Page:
Best Essential Oil Recipes for Anxiety
As mentioned above, essential oils have all of the healing properties that we associate with the plants that they come from – and some that we don’t.
Depending on what plant the oil is drafted from, what part of what plant, and what method of extraction, essential oils can be antiviral, antimicrobial, rich in antioxidants, and\or soothing and relaxing properties for the mind and body.
While there are lots of resources our the for all of the healing properties of essential oils, this article is going to stick to the ability of some essential oils to reduce stress and anxiety.
Essential oils are primarily used to reduce stress and anxiety through aromatherapy, massage, or a combination of both. Until recently, it was thought that aromatherapy only helped people to relax because the smells are enjoyable. As we've learned more about the way that our sense of smell is related to our emotions, however, some researchers have started to consider aromatherapy in a somewhat more sophisticated sense.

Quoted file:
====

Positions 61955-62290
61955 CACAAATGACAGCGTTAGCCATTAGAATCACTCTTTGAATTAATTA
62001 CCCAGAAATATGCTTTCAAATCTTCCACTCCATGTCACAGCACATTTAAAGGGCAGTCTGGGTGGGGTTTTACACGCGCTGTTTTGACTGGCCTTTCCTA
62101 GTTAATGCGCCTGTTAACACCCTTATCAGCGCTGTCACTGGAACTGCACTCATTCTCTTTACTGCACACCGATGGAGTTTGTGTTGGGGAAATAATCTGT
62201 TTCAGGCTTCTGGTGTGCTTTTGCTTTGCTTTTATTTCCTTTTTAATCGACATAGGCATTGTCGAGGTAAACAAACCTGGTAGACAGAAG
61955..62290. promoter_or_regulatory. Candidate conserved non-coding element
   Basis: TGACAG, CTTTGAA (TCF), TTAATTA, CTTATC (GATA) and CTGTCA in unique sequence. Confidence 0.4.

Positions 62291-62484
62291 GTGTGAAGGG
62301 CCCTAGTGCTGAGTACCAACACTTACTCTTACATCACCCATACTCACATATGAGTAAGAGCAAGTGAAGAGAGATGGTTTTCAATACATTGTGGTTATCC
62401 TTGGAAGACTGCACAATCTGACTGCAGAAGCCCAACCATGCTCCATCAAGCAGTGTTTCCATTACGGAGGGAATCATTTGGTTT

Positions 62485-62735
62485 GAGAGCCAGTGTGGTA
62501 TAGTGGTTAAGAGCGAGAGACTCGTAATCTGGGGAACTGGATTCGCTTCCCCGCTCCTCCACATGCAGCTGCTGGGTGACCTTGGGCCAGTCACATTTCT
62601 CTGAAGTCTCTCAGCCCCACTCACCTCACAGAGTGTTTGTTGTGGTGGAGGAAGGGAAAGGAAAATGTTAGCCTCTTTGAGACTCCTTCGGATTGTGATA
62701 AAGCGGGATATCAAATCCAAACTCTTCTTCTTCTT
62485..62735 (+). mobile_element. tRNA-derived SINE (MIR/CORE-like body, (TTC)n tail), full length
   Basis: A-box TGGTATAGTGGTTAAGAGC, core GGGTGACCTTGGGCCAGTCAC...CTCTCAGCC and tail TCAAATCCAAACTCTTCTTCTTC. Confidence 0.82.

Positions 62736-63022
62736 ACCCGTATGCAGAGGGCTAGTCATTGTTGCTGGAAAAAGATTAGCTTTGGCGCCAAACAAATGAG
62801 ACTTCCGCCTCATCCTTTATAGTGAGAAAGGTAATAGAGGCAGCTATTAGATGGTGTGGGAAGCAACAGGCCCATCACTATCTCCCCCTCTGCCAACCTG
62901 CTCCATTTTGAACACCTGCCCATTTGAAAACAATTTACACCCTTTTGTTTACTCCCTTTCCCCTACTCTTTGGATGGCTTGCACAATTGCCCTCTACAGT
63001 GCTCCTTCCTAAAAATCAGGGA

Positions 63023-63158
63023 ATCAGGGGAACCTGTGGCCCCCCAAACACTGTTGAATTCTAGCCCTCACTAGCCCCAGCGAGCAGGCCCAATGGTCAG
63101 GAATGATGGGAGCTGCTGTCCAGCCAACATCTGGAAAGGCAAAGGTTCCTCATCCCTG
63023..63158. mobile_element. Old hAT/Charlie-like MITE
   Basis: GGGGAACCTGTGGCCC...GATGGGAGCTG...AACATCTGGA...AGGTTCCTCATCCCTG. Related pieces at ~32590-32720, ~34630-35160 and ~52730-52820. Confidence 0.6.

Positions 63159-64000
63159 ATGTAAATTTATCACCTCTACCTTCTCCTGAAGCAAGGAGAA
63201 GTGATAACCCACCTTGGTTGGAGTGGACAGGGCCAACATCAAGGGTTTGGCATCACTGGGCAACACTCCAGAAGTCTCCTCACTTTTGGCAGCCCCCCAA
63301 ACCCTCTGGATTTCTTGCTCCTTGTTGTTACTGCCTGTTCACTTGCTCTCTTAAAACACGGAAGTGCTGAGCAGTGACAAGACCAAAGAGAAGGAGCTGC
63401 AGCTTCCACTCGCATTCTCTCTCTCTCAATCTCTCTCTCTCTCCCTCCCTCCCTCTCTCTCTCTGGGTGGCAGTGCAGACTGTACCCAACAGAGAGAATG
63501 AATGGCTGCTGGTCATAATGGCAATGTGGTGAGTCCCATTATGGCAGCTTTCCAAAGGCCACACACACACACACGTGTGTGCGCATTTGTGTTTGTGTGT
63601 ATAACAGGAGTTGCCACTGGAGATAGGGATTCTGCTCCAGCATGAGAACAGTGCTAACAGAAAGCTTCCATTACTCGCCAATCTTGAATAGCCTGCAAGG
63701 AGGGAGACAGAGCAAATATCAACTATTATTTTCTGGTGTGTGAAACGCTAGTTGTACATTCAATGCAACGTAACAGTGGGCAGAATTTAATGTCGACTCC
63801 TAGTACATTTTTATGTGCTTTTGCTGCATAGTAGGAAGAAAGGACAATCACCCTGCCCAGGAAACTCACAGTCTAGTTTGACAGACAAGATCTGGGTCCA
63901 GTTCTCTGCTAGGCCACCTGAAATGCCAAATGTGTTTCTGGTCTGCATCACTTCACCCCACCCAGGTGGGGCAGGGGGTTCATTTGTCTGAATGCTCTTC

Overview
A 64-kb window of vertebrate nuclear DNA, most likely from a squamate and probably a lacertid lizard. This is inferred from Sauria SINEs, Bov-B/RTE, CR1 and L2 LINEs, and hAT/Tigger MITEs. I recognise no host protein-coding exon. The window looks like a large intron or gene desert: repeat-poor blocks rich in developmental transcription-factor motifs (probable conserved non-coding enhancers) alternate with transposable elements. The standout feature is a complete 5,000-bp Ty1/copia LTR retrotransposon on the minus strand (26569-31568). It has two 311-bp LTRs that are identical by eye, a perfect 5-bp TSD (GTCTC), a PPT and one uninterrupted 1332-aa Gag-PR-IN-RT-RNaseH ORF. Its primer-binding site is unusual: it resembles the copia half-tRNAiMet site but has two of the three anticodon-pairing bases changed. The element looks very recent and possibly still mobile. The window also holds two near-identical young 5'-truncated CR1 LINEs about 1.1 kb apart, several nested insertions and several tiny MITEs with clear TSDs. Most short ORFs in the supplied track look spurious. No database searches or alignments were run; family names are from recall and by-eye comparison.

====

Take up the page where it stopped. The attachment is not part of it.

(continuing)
In 2013, researchers in China suggested that aromatherapy helps to combat stress by activating serotonin pathways in the brain. Serotonin carries out many important functions in the body, including changing the diameter of blood vessels and regulating digestion. According to WebMD, many scientists also believe that low serotonin levels can contribute to depression.